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A progressive educational movement by John Dewey Presented by Claudia and Michelle.

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1 A progressive educational movement by John Dewey Presented by Claudia and Michelle

2  Dewey aimed to integrate the school with society, and the processes of learning with the actual problems of life, and the application of the principles and practices of democracy. The school system would be open to all on a completely free and equal basis without any restrictions or segregation on account of color, race, creed, national origin, sex or social status. Group activity under self-direction and self- government would make the classroom a miniature republic where equality and consideration for all would prevail.

3  First, the schools would be freely available to all from kindergarten to college.  Second, the children themselves would carry on the educational process, aided and guided by the teacher.  Third, they would be trained to behave cooperatively, sharing with and caring for one another.

4  Students will have educational experiences, which enable them to become valued, equal, and responsible members of society.  Learning will happen through individual experience that leads to a measurable growth.  Teachers will view students as individuals with rights.

5 1) Dewey states that an educator must take into account the unique differences between each student. 2) The students would require self motivation 3) Whenever the occasion warranted, children should be permitted to go outdoors and enter the everyday life of their community instead of being shut up in a classroom “where each pupil sits at a screwed down desk and studies the same part of some lesson from the same textbook at the same time.” The child could freely realize his capacities only in an unobstructed environment. 1) Children were to get from the public school whatever was missing in their lives elsewhere that was essential for their balanced development as members of a democratic country. 2) There would have to be cooperation between the household and the school on the child’s development process. 3) There is some restriction for teachers on how they can teach (ie. No totalitarians in front of the class)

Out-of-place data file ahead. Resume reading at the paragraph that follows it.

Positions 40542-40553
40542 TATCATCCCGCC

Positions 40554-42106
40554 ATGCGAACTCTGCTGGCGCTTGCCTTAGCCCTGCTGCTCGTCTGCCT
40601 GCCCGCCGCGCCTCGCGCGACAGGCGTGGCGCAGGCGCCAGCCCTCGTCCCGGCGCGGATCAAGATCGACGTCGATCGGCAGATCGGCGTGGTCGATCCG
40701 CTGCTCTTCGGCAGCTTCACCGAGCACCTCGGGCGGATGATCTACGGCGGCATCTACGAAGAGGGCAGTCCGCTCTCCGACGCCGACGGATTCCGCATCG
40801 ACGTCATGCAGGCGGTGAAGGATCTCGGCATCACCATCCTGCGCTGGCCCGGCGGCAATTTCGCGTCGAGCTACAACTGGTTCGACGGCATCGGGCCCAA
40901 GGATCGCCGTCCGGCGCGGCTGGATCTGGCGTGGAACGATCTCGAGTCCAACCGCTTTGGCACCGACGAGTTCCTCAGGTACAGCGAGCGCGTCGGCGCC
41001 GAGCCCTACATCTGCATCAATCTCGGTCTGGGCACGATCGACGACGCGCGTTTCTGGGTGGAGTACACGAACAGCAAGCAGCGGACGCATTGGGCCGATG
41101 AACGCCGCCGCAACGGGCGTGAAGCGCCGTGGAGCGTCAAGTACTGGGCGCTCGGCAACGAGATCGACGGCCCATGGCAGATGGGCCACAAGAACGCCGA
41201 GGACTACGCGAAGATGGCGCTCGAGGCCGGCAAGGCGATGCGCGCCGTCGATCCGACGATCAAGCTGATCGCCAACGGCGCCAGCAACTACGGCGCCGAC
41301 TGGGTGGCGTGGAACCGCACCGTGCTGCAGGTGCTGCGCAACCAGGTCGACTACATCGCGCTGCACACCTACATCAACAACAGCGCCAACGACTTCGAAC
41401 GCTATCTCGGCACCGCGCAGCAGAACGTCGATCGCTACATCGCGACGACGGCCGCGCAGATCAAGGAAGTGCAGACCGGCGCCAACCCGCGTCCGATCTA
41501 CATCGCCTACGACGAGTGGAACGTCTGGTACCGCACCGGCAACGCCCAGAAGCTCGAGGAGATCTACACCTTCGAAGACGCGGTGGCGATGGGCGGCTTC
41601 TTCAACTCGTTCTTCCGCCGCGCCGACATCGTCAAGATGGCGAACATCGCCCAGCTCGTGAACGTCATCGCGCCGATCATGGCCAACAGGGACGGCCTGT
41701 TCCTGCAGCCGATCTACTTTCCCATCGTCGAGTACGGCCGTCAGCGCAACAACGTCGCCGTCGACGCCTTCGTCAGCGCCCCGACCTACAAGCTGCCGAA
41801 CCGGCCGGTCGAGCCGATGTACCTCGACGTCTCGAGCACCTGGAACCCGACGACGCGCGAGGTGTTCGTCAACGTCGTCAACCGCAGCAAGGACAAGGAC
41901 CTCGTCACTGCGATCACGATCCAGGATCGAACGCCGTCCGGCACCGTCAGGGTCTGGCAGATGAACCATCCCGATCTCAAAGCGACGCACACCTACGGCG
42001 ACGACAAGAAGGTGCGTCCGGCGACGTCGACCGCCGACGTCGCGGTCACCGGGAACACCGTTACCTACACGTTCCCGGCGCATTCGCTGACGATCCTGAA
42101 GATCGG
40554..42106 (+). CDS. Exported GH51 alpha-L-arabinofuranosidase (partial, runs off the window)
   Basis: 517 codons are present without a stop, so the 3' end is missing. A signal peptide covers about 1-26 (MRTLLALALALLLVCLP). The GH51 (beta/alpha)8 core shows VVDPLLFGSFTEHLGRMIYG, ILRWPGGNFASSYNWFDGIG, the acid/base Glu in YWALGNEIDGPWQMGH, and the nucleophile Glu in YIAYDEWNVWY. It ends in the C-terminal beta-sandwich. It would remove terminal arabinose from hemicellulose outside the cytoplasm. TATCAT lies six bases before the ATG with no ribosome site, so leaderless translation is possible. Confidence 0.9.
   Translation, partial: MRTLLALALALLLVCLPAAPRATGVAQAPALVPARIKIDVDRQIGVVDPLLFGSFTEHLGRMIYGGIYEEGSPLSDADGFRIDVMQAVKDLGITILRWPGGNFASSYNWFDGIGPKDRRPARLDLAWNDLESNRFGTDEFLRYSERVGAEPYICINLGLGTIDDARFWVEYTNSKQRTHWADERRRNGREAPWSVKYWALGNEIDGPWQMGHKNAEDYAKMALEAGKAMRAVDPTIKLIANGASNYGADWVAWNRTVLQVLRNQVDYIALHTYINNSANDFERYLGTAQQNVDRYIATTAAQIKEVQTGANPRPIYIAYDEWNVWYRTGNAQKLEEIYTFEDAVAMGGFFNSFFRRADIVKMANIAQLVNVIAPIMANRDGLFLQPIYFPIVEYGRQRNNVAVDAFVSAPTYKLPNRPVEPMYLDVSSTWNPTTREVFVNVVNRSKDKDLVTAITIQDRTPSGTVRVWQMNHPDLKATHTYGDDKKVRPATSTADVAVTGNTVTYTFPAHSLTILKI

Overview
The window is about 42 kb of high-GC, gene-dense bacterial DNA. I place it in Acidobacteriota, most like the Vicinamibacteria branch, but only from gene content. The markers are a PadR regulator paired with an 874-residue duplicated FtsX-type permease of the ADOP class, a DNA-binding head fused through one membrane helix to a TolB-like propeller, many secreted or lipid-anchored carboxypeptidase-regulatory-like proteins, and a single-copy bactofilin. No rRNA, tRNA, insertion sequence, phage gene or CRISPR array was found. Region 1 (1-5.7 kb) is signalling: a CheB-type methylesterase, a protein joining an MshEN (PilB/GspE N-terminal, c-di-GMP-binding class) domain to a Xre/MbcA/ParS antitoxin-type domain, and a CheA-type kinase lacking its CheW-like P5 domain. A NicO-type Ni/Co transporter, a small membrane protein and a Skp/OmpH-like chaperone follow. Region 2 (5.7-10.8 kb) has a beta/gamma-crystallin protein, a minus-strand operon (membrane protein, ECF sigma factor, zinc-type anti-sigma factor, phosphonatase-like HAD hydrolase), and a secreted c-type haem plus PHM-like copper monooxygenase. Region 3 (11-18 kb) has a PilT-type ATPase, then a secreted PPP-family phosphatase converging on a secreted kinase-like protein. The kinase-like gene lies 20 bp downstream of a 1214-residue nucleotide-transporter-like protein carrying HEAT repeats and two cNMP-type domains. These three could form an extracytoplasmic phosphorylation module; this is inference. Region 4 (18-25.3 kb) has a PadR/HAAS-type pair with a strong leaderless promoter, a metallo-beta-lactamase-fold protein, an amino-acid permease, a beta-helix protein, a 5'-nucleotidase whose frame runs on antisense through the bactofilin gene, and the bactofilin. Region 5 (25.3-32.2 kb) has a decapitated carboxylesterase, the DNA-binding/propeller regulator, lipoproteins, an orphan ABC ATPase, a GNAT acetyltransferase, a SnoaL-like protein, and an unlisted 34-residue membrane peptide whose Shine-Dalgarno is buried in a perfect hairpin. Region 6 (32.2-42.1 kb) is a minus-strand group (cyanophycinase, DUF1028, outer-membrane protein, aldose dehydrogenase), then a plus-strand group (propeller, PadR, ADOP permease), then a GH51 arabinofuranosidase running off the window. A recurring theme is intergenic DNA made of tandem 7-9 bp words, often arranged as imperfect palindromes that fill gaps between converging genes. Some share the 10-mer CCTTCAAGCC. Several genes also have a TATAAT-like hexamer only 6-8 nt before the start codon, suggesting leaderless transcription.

6 STRENGTHSWEAKNESSES

7 W HAT IS IT? WHY IT RELATES TO DEWEY.  Constructivism is an approach to teaching and learning based on the premise that cognition (learning) is the result of "mental construction." In other words, students learn by fitting new information together with what they already know. Constructivists believe that learning is affected by the context in which an idea is taught as well as by students' beliefs and attitudes.  Occasionally children need to be alone and on their own. But in the long run they will learn more by doing things together. By choosing what their group would like to do, planning their work, helping one another do it, trying out various ways and means of performing the tasks, involved and discovering what will forward the project, comparing and appraising the results, the youngsters would best develop their latent powers, their skill, understanding, self-reliance and cooperative habits.

8 HIS BELIEFS- During the primary stage of education students should be indulged with interactive games as well as occupied with activities that explain how mankind satisfies their basic needs like food, shelter, and clothing. Examples

9  Classrooms would involve experimental labs and non-stop project making.  Imagine tech ed. all day long!  So let children play with iPads on their own and let them experiment with new educational video games online.

10  Niel James (2005). John Dewey. The Modern Father Of Experiential Education. Retrieved from Dewey.html  North Central Regional Educational Laboratory. Constructivist Teaching and Learning Models. Retrieved from nt/drugfree/sa3const.htm  Warde, W.F., Walters, David (2005). John Dewey’s Theories on Education. Retrieved from /1960/x03.htm


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